Thread Subject: Re: Touchscreen Accessibility
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From: Phill Jenkins
Date: Wed, Sep 26 2007 10:05 AM
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> The Chocolate vibration feature is used as a prompt. . .
Oh, then that is not what "tactilely discernible" is all about. Its about
being able to locate the controls (button, keys, etc) without activating
them. This topic is not about audio, visual, or tactile feedback, such as
systems beeps, LED indicators, or vibrations.
> I don't think this feature is as sophisticated as we are implying from
an accessibility perspective. Perhaps the Samsung phone is more so.
But as Gregg commented:
"This is orders of magnitude less that nibs [on keys]. Best way to
understand is to give it a try sometime.
Close your eyes and try to count the buttons on screen and do a rough
So, if the vibrations can't be used to locate the buttons, determine how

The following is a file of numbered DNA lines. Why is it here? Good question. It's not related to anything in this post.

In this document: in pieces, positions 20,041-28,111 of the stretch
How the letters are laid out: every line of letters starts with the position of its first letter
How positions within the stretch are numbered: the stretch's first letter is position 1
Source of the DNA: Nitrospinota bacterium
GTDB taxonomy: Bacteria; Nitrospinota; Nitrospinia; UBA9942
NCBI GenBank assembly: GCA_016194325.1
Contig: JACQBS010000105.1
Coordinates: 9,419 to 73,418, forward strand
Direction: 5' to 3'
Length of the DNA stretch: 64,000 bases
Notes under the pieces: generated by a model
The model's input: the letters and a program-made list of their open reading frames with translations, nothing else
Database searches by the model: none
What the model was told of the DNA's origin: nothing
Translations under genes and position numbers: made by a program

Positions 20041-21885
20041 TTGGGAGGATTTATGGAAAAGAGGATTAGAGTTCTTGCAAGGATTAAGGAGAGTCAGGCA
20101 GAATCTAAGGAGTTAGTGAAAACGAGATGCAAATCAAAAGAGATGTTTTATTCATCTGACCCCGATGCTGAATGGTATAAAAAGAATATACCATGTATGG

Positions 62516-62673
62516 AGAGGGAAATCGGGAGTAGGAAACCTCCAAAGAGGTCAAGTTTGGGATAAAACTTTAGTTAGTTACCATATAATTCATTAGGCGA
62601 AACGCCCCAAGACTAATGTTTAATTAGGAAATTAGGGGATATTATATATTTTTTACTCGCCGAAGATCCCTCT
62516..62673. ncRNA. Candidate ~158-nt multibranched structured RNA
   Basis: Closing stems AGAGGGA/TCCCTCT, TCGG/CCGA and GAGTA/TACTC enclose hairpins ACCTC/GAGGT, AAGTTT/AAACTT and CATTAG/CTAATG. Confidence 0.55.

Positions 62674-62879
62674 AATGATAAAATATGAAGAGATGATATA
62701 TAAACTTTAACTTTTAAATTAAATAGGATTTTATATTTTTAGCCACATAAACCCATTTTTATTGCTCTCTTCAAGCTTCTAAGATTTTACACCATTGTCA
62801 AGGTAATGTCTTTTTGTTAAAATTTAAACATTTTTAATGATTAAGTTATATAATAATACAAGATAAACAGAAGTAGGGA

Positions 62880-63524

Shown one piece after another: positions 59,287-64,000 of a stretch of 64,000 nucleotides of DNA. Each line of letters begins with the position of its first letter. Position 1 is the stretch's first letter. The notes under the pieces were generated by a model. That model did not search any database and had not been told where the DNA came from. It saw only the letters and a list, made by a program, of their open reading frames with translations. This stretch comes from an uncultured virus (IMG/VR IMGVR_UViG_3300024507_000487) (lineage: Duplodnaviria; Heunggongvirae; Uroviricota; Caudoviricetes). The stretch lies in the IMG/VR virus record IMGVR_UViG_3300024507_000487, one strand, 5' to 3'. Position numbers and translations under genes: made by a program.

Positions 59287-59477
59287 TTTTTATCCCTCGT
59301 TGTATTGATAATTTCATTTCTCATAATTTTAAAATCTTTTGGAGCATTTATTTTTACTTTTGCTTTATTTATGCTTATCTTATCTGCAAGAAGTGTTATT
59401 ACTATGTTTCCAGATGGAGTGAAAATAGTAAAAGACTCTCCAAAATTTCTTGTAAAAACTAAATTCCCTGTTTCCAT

many there are, and when one starts and one stops, then it doesn't meet
the needs of tactilely discernible. I was hoping that one would be able
to determine the number, understand where each vibration originated, and
could do that without actually seeing it or activating it. Sounds more
like the vibrations are the equivalent of painting color on physical keys
or buttons. Painted or colored labels on buttons or keys do not help make
them more tactilely discernible.
I'll have to take a field trip to the mall and find a Samsung phone store
and try it out.
IBM Research - Human Ability & Accessibility Center
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